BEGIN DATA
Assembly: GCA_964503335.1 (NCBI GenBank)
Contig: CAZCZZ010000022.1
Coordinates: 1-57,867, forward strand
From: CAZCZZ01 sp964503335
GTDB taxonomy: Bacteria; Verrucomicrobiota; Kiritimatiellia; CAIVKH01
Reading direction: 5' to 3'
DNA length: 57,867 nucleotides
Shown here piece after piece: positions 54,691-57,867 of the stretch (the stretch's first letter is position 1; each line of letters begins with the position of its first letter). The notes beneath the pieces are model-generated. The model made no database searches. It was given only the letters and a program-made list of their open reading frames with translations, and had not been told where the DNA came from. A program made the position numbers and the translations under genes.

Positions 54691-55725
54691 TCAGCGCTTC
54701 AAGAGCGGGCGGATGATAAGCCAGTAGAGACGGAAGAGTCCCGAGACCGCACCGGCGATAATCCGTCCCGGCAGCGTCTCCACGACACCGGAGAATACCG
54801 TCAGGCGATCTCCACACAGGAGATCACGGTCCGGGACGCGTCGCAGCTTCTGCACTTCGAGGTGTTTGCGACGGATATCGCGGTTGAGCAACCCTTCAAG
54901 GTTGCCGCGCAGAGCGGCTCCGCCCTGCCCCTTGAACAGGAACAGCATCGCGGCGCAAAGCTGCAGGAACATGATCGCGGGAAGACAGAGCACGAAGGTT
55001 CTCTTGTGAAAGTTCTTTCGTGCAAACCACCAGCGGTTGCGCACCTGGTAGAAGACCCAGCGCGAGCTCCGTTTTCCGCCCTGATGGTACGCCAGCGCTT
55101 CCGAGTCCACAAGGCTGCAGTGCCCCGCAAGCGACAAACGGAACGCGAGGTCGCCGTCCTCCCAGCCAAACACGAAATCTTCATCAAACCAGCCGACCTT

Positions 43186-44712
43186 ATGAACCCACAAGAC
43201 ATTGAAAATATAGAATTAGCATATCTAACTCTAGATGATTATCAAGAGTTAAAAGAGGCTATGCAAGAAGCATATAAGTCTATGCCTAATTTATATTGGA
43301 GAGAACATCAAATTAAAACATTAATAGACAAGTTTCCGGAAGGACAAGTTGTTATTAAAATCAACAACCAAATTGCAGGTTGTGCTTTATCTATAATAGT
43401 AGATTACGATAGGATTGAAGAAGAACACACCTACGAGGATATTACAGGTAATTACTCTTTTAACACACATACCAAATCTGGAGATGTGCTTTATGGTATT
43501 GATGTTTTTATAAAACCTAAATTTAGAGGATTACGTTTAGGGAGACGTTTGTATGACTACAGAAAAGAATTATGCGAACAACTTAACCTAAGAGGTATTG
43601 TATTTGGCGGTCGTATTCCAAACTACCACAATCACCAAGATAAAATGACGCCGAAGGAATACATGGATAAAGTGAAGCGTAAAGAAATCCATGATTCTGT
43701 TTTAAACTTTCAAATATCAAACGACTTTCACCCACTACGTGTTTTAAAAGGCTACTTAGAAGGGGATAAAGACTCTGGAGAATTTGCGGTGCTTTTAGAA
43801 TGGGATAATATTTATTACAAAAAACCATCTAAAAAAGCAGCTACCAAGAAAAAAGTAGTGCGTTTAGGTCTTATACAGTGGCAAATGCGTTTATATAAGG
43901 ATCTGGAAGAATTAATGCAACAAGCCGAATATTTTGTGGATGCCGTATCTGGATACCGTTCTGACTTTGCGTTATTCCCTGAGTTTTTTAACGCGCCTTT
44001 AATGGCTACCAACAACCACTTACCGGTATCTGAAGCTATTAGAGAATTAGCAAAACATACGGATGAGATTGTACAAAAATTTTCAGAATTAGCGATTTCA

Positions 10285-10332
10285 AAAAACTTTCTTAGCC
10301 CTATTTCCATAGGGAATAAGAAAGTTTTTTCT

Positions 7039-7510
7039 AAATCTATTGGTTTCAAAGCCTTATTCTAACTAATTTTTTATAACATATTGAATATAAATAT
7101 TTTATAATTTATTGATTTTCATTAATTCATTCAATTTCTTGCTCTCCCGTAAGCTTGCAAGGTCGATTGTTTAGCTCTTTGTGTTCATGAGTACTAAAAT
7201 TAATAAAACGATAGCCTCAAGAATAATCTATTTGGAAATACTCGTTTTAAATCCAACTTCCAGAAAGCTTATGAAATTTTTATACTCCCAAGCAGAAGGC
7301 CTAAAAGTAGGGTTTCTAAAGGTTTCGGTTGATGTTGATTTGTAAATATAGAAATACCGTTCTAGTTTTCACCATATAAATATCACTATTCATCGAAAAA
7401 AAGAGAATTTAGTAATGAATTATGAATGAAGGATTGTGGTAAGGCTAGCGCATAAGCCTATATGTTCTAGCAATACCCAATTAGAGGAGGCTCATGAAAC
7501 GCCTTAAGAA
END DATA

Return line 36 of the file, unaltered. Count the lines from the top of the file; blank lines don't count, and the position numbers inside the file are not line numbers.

7501 GCCTTAAGAA